MISD Superintendent Says The Million Dollar Question is How, When & What Will School Look Like This Fall?
Midlothian- In another lengthy Midlothian ISD board meeting on Monday night, COVID-19 was a focal point. The first day of school will be here before we know it, and parents, students and staff are still wondering what does fall look like? The answer from Midlothian ISD: we just don’t know yet.
During the presentation, the board shared the July MISD survey results: 69% of respondents want face to face instruction, 30% want virtual learning and 1% will not enroll at all.
Superintendent Dr. Lane Ledbetter said about 50% of MISD staff is not comfortable returning to the classroom for face to face learning. For those looking for a decision tonight, Ledbetter explained very few districts have made a decision other than those “ordered to suspend in person learning until after September 7” by Dallas County.
He continued no major decisions would be made this evening, but most likely discussed and decided next week on the 27th. Dr. Ledbetter emphasized “we want to get kids back in classrooms and be face to face and serve the community in the best way possible.” The million dollar question, he said, is how, when, and what will it look like? He added, “I’ll assure you, not everyone is going to be happy with the way it looks.”
MISD shared the results from the July staff survey: 52% staff/teachers are comfortable with Face to Face learning, while 48% are not comfortable under current health conditions with Face to Face learning. Some of their biggest concerns include: having adequate cleaning supplies, PPE, and protocol for if someone is sick.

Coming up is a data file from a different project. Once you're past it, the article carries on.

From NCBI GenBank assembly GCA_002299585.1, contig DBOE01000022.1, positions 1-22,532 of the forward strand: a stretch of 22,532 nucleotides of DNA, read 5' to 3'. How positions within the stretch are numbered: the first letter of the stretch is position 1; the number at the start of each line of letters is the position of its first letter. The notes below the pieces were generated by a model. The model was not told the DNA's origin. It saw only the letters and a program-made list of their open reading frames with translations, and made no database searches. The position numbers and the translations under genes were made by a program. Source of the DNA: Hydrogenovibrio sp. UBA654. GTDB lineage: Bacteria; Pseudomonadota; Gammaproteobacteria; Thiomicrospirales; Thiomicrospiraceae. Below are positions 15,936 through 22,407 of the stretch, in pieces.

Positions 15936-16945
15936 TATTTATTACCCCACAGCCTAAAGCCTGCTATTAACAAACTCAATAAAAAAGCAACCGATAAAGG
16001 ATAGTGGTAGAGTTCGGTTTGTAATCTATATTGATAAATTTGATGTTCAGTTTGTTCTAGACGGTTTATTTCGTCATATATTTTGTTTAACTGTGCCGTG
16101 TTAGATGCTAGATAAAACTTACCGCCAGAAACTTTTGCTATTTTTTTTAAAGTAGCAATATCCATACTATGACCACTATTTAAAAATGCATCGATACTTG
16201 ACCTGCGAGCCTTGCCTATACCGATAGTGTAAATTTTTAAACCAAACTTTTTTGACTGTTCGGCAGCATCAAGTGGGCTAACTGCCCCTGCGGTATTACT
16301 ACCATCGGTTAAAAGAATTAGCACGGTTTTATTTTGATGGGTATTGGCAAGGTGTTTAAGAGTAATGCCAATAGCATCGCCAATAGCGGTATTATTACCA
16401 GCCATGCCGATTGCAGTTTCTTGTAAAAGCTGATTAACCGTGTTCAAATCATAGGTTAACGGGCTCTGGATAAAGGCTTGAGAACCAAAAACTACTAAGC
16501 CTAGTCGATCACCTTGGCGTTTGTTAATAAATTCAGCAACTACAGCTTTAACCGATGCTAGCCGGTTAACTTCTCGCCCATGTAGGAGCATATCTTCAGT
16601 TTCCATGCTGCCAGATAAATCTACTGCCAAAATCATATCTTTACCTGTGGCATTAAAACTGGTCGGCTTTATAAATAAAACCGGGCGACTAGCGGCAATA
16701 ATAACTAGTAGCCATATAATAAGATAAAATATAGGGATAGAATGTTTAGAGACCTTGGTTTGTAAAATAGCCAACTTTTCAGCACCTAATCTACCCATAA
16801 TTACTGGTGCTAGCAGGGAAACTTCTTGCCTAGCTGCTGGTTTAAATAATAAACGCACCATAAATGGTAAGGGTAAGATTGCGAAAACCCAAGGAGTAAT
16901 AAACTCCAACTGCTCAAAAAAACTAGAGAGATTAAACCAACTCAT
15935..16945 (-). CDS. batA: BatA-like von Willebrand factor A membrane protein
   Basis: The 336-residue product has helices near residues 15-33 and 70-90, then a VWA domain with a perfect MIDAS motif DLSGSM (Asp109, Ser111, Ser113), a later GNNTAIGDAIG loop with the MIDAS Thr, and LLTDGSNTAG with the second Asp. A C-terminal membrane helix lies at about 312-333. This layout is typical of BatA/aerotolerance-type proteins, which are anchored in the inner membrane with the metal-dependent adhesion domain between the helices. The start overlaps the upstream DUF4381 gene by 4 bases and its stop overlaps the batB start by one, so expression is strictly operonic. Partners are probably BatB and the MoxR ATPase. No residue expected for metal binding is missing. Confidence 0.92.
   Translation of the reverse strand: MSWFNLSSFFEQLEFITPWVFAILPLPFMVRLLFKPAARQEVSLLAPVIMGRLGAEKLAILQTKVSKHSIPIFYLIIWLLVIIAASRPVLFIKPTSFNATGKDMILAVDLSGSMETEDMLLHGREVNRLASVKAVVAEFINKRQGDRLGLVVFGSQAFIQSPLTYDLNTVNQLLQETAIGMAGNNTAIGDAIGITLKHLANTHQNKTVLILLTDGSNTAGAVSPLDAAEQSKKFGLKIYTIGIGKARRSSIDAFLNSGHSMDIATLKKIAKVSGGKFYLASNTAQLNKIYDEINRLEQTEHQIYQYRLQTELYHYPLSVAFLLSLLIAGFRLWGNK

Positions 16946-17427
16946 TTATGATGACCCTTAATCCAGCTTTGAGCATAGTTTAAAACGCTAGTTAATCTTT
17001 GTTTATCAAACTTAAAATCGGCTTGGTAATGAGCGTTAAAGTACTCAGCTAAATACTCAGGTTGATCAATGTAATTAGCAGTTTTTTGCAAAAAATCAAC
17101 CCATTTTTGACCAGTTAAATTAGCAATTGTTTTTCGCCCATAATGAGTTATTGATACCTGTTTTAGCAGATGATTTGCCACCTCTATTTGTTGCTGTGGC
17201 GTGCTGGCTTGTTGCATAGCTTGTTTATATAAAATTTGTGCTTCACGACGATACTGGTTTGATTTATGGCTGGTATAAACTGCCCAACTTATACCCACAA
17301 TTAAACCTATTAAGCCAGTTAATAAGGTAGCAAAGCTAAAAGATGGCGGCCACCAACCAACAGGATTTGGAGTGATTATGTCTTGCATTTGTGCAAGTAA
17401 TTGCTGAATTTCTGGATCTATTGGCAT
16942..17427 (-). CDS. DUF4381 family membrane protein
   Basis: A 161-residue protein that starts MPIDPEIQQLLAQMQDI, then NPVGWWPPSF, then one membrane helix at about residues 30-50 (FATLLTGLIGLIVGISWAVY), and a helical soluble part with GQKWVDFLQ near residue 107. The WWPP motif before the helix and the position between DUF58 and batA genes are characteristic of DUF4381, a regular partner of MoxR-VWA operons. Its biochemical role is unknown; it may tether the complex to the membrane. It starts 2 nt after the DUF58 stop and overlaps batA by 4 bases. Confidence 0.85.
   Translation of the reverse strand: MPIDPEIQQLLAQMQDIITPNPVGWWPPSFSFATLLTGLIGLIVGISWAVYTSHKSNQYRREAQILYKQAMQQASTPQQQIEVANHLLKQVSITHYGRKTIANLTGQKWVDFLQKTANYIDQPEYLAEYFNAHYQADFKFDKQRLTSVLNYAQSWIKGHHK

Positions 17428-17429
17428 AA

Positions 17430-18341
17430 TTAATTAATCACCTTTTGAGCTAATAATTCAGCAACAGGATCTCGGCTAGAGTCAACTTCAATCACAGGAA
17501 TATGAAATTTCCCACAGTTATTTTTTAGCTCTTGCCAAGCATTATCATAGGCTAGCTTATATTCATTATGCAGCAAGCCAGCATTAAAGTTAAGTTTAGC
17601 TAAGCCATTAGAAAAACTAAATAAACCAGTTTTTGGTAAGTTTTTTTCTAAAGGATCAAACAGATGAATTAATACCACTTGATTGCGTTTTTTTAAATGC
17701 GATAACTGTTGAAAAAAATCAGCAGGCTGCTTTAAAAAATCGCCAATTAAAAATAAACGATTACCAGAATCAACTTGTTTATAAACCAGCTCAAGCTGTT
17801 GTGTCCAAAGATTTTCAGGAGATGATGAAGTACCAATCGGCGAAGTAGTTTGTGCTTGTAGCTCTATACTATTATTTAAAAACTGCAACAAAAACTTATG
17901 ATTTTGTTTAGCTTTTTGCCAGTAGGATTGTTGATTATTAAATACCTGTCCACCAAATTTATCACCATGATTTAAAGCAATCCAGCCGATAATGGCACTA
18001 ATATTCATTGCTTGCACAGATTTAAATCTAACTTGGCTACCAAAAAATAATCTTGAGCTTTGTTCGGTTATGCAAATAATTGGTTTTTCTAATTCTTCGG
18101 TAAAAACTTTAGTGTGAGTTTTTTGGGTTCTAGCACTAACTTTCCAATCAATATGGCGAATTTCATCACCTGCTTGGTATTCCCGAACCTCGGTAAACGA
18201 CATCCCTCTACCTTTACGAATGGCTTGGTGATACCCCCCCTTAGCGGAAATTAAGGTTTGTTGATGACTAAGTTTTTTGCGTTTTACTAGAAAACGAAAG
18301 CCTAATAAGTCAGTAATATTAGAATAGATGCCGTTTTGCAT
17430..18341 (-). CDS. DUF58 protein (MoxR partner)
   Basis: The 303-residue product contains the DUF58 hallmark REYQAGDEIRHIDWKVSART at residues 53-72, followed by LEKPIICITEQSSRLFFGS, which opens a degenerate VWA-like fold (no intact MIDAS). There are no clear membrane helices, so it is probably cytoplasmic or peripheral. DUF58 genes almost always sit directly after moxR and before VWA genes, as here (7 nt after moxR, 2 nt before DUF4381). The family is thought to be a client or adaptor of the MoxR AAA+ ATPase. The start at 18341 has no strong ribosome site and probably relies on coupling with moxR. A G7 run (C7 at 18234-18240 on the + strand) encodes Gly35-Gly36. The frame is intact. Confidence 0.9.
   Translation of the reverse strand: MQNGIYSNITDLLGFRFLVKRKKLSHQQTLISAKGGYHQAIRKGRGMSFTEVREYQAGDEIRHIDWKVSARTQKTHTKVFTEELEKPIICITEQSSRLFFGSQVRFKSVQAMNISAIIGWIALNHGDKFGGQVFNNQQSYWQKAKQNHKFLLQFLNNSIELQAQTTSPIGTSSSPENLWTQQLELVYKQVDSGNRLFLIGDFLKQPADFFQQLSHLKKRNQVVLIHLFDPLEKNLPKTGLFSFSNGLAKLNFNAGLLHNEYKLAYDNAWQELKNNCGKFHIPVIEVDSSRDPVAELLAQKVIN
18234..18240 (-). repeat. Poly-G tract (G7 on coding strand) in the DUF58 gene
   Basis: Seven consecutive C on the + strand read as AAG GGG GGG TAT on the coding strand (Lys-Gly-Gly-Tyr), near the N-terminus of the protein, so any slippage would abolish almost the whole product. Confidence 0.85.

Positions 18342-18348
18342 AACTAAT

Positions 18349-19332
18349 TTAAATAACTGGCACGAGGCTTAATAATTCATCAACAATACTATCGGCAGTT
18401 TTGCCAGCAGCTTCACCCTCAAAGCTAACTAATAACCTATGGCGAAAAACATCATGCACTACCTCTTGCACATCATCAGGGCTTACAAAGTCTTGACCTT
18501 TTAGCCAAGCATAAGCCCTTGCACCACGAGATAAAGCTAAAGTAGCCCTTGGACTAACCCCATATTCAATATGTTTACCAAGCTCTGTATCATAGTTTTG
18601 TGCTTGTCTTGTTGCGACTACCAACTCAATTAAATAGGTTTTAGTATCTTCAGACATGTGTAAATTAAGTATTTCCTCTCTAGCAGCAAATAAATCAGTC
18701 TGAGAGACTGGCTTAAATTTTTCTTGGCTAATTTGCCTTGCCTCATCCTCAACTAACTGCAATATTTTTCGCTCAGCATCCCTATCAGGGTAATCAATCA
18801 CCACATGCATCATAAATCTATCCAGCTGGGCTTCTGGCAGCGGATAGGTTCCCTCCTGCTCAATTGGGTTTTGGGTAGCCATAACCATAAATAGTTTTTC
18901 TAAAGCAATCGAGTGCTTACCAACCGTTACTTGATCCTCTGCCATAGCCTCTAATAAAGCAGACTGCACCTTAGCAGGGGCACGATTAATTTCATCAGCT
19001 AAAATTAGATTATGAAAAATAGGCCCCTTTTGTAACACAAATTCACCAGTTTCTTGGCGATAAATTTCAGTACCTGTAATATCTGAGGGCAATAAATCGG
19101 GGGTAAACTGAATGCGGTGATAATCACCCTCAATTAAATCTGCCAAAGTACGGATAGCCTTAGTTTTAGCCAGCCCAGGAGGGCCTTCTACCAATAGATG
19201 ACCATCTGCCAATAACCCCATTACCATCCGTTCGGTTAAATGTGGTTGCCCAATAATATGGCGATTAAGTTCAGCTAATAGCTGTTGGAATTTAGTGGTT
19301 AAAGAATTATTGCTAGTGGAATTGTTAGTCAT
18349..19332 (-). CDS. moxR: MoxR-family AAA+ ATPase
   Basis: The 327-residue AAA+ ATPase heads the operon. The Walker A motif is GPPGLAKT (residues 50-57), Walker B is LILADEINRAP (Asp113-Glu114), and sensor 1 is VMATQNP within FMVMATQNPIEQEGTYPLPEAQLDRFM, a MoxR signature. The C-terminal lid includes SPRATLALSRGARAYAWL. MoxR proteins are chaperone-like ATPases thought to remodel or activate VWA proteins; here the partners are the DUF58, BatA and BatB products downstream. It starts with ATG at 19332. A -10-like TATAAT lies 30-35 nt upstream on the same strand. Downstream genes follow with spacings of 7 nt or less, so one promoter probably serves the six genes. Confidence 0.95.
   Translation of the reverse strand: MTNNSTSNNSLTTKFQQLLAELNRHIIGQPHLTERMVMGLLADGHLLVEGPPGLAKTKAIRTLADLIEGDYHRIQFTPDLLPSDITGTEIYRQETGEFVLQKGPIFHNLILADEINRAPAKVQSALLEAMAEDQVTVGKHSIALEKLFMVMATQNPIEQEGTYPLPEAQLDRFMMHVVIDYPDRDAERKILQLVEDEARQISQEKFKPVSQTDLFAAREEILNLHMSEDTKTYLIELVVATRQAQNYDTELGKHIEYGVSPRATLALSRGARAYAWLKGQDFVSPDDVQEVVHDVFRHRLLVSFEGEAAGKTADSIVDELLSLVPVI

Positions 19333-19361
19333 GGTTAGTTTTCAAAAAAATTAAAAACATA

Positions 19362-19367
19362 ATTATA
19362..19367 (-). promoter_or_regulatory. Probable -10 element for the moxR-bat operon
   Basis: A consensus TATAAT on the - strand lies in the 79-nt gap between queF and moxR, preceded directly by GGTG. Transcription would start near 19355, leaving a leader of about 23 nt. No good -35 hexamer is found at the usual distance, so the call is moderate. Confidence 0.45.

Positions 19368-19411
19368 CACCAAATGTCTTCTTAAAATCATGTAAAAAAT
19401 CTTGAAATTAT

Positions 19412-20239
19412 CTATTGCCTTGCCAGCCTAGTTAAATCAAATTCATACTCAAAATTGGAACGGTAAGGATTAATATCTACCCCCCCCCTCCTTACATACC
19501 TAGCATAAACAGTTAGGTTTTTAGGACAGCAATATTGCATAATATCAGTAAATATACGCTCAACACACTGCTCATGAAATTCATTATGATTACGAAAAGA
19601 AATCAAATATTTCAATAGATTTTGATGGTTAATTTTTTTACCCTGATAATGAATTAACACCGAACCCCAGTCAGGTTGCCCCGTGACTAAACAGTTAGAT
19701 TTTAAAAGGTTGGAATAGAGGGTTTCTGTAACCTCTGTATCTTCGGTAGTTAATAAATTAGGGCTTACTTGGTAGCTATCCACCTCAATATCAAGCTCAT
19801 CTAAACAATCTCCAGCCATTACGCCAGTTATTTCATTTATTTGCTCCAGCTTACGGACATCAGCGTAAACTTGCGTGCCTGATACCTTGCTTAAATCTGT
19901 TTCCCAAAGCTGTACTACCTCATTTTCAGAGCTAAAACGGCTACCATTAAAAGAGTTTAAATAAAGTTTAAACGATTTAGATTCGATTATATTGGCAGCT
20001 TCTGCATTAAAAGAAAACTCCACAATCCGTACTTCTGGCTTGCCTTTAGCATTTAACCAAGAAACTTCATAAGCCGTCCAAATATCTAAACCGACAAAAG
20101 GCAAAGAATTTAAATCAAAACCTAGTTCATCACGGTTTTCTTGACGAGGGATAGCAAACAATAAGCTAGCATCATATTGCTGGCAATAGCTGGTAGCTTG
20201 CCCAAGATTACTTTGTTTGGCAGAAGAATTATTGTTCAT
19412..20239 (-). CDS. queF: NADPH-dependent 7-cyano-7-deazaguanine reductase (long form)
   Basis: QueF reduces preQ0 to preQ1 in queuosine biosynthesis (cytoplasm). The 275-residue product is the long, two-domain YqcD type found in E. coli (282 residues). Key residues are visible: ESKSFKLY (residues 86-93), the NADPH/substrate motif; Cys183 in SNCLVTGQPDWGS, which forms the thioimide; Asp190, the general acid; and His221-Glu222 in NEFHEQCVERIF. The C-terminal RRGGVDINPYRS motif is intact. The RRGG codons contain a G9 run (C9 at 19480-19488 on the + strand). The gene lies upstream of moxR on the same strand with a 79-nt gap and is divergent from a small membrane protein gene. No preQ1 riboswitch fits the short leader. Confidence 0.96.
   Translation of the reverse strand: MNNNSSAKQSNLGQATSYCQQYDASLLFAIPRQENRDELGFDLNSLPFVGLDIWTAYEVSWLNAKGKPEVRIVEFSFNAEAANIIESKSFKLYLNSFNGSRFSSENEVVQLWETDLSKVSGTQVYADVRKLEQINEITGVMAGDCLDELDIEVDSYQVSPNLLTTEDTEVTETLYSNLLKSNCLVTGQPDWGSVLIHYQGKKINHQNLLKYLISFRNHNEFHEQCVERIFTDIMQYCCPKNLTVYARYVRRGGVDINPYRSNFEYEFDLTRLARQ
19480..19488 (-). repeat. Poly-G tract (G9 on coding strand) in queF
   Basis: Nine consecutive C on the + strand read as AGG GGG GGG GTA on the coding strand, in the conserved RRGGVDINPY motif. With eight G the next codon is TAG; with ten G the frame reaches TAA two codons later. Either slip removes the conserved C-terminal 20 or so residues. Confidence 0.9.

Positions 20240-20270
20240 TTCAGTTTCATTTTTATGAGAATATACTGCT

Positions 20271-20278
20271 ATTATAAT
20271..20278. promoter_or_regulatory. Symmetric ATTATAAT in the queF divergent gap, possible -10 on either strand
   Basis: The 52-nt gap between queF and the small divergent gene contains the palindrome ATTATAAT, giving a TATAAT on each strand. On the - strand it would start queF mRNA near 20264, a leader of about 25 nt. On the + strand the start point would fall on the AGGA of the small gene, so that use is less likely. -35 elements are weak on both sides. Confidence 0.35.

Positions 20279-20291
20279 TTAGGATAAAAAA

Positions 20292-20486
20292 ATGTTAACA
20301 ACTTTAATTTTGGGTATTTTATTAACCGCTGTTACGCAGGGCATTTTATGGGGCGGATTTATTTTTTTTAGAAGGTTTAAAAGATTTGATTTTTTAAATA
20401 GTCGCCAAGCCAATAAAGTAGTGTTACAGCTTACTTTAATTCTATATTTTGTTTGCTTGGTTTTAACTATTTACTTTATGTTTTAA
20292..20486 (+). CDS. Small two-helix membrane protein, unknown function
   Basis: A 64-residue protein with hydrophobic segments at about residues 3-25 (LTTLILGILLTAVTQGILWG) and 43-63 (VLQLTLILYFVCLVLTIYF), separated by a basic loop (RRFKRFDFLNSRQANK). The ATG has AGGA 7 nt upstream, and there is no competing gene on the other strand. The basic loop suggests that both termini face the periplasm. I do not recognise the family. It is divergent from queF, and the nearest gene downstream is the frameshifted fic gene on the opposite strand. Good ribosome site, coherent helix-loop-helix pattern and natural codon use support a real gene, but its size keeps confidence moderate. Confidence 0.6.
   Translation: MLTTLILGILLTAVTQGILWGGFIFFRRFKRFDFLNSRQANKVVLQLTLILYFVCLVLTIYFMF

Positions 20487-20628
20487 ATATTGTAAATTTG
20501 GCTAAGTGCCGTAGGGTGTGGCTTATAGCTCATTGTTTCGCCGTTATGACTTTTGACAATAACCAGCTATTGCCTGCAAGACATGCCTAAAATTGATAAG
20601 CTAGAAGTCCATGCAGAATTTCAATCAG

To Mask or Not to Mask?
In the TEA guidelines released on July 17, children 10 and up will be required to wear a face mask. The MISD COVID-19 task force is going further and recommends children K-12, all staff, teachers and visitors be required to wear a mask.
Other suggestions being considered include: staggering school start/end times; staggering transitions between classes; students eating lunch in their classroom; providing grab & go or boxed lunches; removing water fountains and replacing with water bottle stations.
Many questions remain about how to reduce the risk of COVID-19 on a school bus. MISD encourages parents to drive their children, or have them walk/ride a bike to decrease crowded school buses. The district also recommends having the bus load from back to front. Children will be required to sanitize their hands when boarding the bus. The windows will be open when possible, and kids must wear a mask on the bus.
Someone posed the question: what happens if the bus driver detects a child showing symptoms of illness? That’s just one of many difficult questions the school board and districts across the country are pondering as the first day of school gets closer and closer.
Present or Absent?
As a parent, one of the questions I know many of us have revolves around attendance. The TEA guidelines did not change the 90% attendance requirement. If a child becomes ill or is in close contact with a lab confirmed COVID positive individual, and misses 14+ days of school, how will they meet attendance requirements? A child home quarantining can complete their work remotely and still be counted present.
However, if the child is sick and unable to do the school work – not only is attendance a potential issue. But how does the child catch up on schoolwork, and how does it impact them mentally and emotionally?
Wash, Sanitize, Spray Away The Germs
One thing MISD and every district knows – regardless of when schools return to in person instruction, prevention and sanitation is key. Touchless hand sanitizing stations will be in high traffic areas like hallways, the cafeteria, etc. Teachers and staff will frequently remind and encourage kids to wash their hands. And MISD plans to have additional janitorial staff on campuses to clean classrooms, restrooms and hallways thoroughly and often.
At the moment we all have more questions than answers, and that includes students, parents, teachers, nurses and local officials. The 2020-2021 school year will require a lot of patience, flexibility and understanding.